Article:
For some time, the role of culture in language education within schools, universities and professional communication has received increasing attention. This article identifies two aporias in the discourse of intercultural communication (IC): first, that it contains an unstated movement towards a universal consciousness; second, that its claims to truth are grounded in an implicit appeal to a transcendental moral signified. These features constitute IC discourse as ‘totality’, or as ‘metaphysics of presence’. The article draws on the work of Levinas (1969/2007, (...) 1998/2009); and Derrida (1976, 1978, 1981, 1993) to propose more considered ethical grounds for intercultural praxis. Contra a Hegelian impetus towards universal consciousness, we posit an irreducible distance and separation between the self and other. In so doing, not only are we able to supersede the field's implicit appeal to the transcendental as a source of truth but also to counter perceptibly ‘exorbitant’ claims and actions of the intercultural other. In this vein, the article proposes a discourse ethics of responsibility by which it still becomes possible for a critical intercultural praxis to make value judgements and to take potentially transformative action vis-à-vis cultural acts that challenge the limits of intercultural tolerance and hospitality. (shrink)
Qualitative inquiry is increasingly used to foster change in health policy and practice. Research ethics committees often misunderstand qualitative inquiry, assuming its design can be judged by criteria of quantitative science. Traditional health research uses scientific realist standards as a means-to-an-end, answering the question “So what?” to support the advancement of practice and policy. In contrast, qualitative inquiry often draws on constructivist paradigms, generating knowledge either as an end-in-itself or as a means to foster change. When reviewers (...) inappropriately judge qualitative inquiry, it restricts the ways health phenomena can be understood. Qualitative inquiry is necessary because it enables an understanding not possible within scientific explanation. When such research illuminates, it can also shed light onto the “So what?” In order to ensure an appraisal of qualitative inquiry congruent with its paradigmatic premises, we suggest the “Illumination Test,” met when findings foster rich understanding of phenomena, resulting in a reflective “aha!”. (shrink)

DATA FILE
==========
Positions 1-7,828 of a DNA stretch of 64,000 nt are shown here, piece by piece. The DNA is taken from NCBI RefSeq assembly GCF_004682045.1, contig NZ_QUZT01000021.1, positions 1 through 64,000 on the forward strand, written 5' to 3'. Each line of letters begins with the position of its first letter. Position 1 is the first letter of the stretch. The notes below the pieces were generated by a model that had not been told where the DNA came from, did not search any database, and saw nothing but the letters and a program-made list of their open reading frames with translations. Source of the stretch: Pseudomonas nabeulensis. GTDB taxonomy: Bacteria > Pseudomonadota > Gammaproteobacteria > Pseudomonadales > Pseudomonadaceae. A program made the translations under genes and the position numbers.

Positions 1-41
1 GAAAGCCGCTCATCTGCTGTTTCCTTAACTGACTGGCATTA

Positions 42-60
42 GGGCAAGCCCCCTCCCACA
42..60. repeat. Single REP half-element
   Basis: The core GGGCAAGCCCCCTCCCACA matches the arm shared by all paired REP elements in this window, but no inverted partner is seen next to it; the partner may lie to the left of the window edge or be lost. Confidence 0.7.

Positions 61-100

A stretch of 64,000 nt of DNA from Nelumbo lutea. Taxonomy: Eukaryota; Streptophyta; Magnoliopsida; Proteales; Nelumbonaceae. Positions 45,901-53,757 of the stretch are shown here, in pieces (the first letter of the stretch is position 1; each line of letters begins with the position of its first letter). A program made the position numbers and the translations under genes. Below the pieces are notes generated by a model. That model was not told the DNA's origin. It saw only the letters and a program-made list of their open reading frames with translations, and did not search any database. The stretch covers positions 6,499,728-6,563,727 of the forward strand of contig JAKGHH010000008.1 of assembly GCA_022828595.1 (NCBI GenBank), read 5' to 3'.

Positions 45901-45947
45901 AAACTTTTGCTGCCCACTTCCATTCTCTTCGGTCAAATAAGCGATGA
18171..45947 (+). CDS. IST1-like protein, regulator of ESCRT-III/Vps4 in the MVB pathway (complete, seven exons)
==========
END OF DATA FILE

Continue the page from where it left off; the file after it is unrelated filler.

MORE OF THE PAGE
We agree with Caplan & Waters that there are problems with the single-resource theory of sentence comprehension. However, we challenge their dual-resource alternative on theoretical and empirical grounds and point to a more coherent solution that abandons the notion of working memory resources.